Evolution of blindness in scolopendromorph centipedes (Chilopoda: Scolopendromorpha): insight from an expanded sampling of molecular data
Access StatusFull text of the requested work is not available in DASH at this time ("dark deposit"). For more information on dark deposits, see our FAQ.
MetadataShow full item record
CitationVahtera, Varpu, Gregory D. Edgecombe, and Gonzalo Giribet. 2011. “Evolution of Blindness in Scolopendromorph Centipedes (Chilopoda: Scolopendromorpha): Insight from an Expanded Sampling of Molecular Data.” Cladistics 28, no. 1: 4–20.
AbstractRelative to its diversity (34 genera, 700 species), Scolopendromorpha has been undersampled in molecular phylogenetic analyses compared with the other chilopod orders. Previous analyses based on morphology have not resolved several key controversies in systematics and evolutionary morphology unambiguously. Here we apply new molecular and morphological data to scolopendromorph phylogenetics, with a focus on the evolution of blindness. The taxonomic sample includes 19 genera, many lacking previous molecular data, and diverse, cosmopolitan genera of Scolopendridae are sampled by multiple species. Phylogenetic analysis with Direct Optimization used 94 morphological characters and ca. 4.5 kb of sequence data from two nuclear (18S and 28S rRNA) and two mitochondrial (16S rRNA and COI) loci. A single most-parsimonious cladogram selected after sensitivity analyses resolves Scolopendromorpha as monophyletic, and divides it into a blind clade of three families (Plutoniumidae, Cryptopidae, Scolopocryptopidae) and its ocellate sister group, Scolopendridae. Some species-rich, cosmopolitan genera (Cormocephalus, Otostigmus, Scolopendra) in Scolopendridae are non-monophyletic, and in several instances (e.g. New and Old World Scolopendra) relationships are more congruent with geographical distributions than with traditional classifications. The tribe Asanadini is particularly subject to parameter-sensitivity, nesting in the combined analysis within Scolopendrini but as sister to all other Scolopendrinae for molecular data alone. The total-evidence tree unambiguously optimizes trunk segmentation: a 23-segmented trunk has a single origin in the blind clade.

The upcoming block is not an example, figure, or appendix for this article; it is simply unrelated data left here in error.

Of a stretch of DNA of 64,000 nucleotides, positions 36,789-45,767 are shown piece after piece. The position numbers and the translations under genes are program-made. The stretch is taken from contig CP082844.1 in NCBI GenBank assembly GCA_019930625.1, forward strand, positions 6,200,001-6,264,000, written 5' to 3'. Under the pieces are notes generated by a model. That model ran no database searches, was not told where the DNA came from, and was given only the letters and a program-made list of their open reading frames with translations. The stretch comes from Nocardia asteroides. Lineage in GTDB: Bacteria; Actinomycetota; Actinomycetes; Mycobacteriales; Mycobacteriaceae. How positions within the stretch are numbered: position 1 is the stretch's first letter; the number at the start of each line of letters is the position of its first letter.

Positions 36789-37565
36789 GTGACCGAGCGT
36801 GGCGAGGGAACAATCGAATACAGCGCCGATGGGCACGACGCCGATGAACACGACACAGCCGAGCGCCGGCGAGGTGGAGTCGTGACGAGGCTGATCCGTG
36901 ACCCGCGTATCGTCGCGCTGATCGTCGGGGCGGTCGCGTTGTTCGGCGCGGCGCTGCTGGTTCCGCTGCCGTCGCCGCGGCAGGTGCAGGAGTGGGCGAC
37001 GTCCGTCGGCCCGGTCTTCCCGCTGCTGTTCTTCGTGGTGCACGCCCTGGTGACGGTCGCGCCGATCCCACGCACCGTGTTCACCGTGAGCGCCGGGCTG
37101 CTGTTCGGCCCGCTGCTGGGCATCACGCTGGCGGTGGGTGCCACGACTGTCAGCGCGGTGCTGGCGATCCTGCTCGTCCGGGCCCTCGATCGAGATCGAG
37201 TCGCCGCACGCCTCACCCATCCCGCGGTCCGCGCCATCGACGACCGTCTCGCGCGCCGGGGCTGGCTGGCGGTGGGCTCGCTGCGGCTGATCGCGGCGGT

Citable link to this pagehttp://nrs.harvard.edu/urn-3:HUL.InstRepos:27755246
- FAS Scholarly Articles